Sunday, February 23, 2003

Tonya Harding loses in pro debut

By Barry Wilner
The Associated Press

Tonya Harding is hit by Samantha Browning.
(AP photo)
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MEMPHIS, Tenn. - Banned from the rink, Tonya Harding didn't fare any better in the ring.

In a wild bout Saturday night that was more wrestling than boxing but had fans howling from the start, the former figure skating champion was beaten by another novice, Samantha Browning, in her pro debut.

At the end of four rounds that featured more stumbling than punching, Browning won a split decision. Her face crimson and soaked with sweat, Harding still wore a smile as she posed for photos after the fight with Browning, who landed the few true punches in the bout.

"It's not like I expected at all," Harding said. "This was much, much harder than I ever figured. But it only makes me want to work that much harder."

An outcast from figure skating because of her role in the 1994 attack on rival Nancy Kerrigan, Harding has survived on the periphery of the sports spotlight ever since. The 1991 national skating champion, she made most of her headlines for run-ins with boyfriends until she beat Paula Jones in a celebrity fight last year.

Harding and Browning strike a pose after their fight.
(AP photo)
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That set her on a course to become a pro boxer, and she has a four-year contract with a Nashville promoter. She intends to continue boxing, even though she looked befuddled and inept throughout most of the eight minutes with Browning.

"I didn't know who won," Harding said. "I just know it was a really hard fight. She never hurt me, I just had problems getting to her with my punches.

"But it was my first fight and it was very exciting. I look forward to fighting again."

There were no sequins or gold blades for Harding as she entered the ring at the Pyramid. Just a black sports bra and black trunks. Instead of a panel of nine judges dissecting her every jump and spin, she had to impress three judges focusing only on her ability to punch and avoid being hit.

She couldn't.

Browning won by 39-38 and 39-37 on two judges' cards, while Harding won 39-37 on the third card.

"I only trained a month, but I felt great," Browning said. "She was a lot stronger than I thought, but she got weaker as the fight progressed. I knew I had to pour it on to get the decision and I did."

At 32, Harding hardly is a petite athlete anymore. She has bulked up to 123 pounds, much of it in her arms, shoulders and upper body. Of course, now she is concentrating on landing right crosses, not triple axels.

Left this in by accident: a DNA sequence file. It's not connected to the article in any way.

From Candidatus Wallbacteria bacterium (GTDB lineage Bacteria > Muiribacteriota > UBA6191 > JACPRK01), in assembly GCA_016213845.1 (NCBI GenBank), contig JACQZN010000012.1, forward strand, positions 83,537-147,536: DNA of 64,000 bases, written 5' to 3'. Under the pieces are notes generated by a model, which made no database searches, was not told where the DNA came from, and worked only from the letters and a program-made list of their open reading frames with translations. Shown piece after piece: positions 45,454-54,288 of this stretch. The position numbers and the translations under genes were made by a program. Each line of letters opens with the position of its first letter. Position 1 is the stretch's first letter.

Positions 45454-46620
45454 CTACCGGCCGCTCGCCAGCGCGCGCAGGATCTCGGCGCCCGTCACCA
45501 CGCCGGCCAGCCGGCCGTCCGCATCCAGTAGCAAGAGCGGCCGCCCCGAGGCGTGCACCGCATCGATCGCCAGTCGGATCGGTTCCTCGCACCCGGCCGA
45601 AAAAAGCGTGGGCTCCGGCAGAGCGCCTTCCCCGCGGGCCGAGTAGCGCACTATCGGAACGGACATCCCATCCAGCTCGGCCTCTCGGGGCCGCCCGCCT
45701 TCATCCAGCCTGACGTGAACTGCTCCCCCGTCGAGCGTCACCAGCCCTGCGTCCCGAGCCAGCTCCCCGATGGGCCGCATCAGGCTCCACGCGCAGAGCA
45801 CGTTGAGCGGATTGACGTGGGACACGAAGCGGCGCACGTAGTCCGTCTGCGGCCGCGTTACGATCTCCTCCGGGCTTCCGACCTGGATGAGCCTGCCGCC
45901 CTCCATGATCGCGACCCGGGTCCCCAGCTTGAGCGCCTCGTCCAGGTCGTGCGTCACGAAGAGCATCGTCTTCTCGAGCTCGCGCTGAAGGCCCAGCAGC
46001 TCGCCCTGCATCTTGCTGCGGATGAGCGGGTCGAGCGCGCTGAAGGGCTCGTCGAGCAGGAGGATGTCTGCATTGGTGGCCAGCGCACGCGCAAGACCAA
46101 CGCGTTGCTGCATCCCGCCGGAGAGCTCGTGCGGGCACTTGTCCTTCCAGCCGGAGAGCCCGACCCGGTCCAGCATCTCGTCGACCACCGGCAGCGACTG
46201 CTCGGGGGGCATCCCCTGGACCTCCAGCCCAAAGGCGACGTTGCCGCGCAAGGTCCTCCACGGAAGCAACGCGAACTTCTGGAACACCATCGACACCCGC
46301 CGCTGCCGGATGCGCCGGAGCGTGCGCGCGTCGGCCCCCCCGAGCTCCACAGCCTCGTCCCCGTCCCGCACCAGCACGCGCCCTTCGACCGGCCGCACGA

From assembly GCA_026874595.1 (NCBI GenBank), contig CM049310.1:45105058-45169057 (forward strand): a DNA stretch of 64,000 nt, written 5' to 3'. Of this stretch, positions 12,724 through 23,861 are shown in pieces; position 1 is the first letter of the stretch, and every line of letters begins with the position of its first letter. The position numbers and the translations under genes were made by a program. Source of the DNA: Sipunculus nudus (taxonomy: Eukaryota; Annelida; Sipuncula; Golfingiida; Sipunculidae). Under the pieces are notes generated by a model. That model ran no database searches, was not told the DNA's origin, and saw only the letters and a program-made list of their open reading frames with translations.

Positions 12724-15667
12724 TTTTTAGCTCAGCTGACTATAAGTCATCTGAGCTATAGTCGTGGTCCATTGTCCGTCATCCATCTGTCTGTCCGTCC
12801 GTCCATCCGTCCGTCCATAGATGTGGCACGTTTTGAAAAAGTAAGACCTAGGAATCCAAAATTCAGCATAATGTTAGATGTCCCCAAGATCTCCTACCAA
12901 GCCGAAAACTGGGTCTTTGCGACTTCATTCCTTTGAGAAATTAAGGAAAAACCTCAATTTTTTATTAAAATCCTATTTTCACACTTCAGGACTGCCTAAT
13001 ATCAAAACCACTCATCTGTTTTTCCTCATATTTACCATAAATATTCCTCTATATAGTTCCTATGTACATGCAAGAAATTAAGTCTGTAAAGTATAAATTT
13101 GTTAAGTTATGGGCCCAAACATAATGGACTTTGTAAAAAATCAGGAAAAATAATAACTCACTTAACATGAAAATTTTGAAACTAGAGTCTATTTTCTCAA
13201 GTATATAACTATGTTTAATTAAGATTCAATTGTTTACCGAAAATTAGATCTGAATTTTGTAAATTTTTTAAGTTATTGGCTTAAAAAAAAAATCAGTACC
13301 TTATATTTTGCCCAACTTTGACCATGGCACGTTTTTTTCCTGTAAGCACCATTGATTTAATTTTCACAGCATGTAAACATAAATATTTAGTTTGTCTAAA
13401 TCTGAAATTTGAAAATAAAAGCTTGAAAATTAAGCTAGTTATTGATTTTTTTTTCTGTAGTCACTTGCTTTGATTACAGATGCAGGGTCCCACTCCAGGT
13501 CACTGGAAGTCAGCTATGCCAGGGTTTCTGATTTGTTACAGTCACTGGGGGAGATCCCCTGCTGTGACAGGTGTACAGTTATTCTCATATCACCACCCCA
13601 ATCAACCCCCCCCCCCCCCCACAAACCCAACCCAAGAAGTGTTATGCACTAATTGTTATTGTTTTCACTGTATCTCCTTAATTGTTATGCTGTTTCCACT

Her hair in a ponytail, her face as white as, well, ice, Harding drew a mixture of cheers and boos when introduced. Browning, 21, and also weighing 123, is from nearby Mantachie, Miss., and got a huge ovation.

The cheers grew for both women as they slugged it out - sort of - for the entire fight.

"All I and anyone can ask for is that we give our best and that's what I gave," Harding said. "I feel the fans got their money's worth tonight."

Jeff Lacy, a 2000 Olympian, ran his pro record to 13-0 by stopping James Crawford with 3 seconds left in the second round. Lacy has 11 wins by knockout.

The hard-hitting super middleweight from St. Petersburg, Fla., landed a low left at the outset of the second round, and Crawford was given more than four minutes to recuperate. When the fight continued, Lacy freely landed combinations, then knocked down Crawford with a left hook to the face with 25 seconds to go in the round.

Lacy ended it with a sharp right cross 3 seconds before the bell.

Crawford, a 33-year-old veteran of 43 fights, is 37-4-2.

"The low blow is what really messed me up," Crawford said. "He really hurt me."

In a junior lightweight fight, former IBF lightweight champion Diego Corrales stopped Colombia's Roque Cassiani after one round. Cassiani could not come out for the second round after he dislocated his right elbow in the opening three minutes.

Just 30 seconds into the bout, Corrales tagged Cassiani with a low right and Cassiani went down. He was given several minutes to recover, but couldn't recover from the elbow injury.

Corrales scored a fifth-round knockout of Michael Davis just three weeks ago, his first fight after serving one year in prison for beating his pregnant wife.

"I am really upset," Corrales said. "I wanted to put on a good show. I knew I would finish him in the second round. I think he knew it, too."

Corrales is 35-1, with the only loss to Floyd Mayweather Jr., who stopped him in 10 rounds two years ago after Corrales relinquished his IBF crown.

Cassiani is 21-11-1.

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